Who'd have thought a sewing machine factory would provide material for such an excellent exhibition? Singer, running at Clydebank Museum until the end of May, tells the story of what was the largest sewing machine factory in the world. Built in Clydebank, its workforce once numbered 16,000 and, in 1936, produced over 500,000 machines.
Visitors learn not only about the 100-year history of Singer in Clydebank (the factory closed in 1980), but about the Singer company itself, from its founding in New York in the 1850s by Isaac Singer, who sold his first machines at circuses and fairgrounds, to a peak in 1973 when worldwide sales reached $2.5 billion, ending with its demise in 1990.
From 1870 onwards, Singer advertising carried the distinctive red "S" initial, making it the world's first international brand. Singer promoted its products through direct advertising, as well as more subtle means, such as producing textbooks for home economics departments. Photographs show the reach of the brand, with salesmen setting out from Fort Worth, Texas in horse-drawn buggies; an Aboriginal family pictured with their treadle machine; and sailors using a Singer on board ship while a parrot looks on.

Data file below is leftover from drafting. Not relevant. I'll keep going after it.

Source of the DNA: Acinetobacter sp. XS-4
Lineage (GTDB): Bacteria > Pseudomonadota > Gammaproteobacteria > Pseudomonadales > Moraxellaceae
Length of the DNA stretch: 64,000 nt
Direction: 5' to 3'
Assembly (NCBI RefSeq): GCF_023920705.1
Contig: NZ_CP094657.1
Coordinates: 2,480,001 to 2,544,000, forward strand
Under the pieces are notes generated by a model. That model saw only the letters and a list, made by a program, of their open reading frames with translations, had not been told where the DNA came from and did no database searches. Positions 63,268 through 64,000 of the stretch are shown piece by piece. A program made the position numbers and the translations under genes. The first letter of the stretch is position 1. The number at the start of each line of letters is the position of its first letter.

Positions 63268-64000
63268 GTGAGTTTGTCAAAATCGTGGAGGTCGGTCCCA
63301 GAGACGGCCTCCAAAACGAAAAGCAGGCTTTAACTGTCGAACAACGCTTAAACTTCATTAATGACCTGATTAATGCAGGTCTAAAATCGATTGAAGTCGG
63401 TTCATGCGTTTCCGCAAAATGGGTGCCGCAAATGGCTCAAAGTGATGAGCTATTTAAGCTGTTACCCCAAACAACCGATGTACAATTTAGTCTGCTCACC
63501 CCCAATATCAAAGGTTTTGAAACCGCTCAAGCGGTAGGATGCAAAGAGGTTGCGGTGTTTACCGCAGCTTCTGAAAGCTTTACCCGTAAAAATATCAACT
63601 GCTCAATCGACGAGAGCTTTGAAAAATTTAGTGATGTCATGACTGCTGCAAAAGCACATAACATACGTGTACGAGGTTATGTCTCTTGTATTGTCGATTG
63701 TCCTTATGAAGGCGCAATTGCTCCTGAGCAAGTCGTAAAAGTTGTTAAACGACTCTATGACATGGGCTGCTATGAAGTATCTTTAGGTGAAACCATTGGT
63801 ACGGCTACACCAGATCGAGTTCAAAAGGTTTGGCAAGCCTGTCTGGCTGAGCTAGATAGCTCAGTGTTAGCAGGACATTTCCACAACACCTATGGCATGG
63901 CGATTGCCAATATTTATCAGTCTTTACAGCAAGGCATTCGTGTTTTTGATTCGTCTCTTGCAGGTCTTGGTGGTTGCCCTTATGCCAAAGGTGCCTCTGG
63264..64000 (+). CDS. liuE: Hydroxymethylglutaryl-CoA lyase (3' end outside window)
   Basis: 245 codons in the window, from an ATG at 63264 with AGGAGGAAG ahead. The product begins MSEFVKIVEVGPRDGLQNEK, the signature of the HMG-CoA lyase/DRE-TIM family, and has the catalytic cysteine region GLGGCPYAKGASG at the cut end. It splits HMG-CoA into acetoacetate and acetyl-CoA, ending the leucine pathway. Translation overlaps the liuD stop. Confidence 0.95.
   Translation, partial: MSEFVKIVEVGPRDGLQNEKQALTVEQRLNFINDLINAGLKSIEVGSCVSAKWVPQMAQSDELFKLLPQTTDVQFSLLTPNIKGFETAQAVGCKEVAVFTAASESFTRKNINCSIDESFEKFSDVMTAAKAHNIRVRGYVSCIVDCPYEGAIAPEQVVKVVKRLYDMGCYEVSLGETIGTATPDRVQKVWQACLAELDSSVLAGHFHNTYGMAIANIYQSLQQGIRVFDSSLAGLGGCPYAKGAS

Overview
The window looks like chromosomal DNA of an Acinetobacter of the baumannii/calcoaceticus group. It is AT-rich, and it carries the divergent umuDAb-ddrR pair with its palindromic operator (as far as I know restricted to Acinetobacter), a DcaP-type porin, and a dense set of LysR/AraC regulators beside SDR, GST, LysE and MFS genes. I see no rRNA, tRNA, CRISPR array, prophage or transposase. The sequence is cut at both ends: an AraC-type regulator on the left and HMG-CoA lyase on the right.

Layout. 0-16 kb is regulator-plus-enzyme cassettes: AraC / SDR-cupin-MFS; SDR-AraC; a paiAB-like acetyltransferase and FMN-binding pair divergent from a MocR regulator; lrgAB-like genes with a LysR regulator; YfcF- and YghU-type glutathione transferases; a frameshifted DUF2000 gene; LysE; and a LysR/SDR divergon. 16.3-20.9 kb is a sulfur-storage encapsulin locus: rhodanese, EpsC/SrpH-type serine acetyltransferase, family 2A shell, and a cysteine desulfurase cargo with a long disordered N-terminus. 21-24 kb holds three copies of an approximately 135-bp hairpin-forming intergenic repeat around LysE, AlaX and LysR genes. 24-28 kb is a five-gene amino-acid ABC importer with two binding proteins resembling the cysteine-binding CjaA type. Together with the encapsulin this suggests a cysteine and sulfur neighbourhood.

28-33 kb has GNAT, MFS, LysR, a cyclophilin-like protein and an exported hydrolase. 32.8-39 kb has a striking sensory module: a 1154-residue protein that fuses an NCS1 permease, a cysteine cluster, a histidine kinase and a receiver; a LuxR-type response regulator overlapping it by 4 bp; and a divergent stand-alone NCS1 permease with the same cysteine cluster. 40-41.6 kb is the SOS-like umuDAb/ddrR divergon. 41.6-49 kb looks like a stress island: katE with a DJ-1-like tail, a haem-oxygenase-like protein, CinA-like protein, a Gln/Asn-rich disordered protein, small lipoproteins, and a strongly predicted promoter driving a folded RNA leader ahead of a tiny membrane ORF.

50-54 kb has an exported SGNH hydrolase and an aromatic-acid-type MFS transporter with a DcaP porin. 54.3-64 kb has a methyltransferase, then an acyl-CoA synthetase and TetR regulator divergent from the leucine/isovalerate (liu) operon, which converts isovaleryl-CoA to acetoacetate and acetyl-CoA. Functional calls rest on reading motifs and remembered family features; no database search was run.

In its early days, conditions at the Clydebank factory were said to be "terrible". After a strike in 1911, following a cut in wages but an increase in the workload, more than 20 factory-based recreation clubs were set up to "get the workers on side".
During the Second World War, the factory produced parts for guns and airplanes. Although the premises were damaged during the Clydebank Blitz, the famous Singer clock (once the biggest in the world) remained unscathed, only to be ceremoniously demolished in 1963.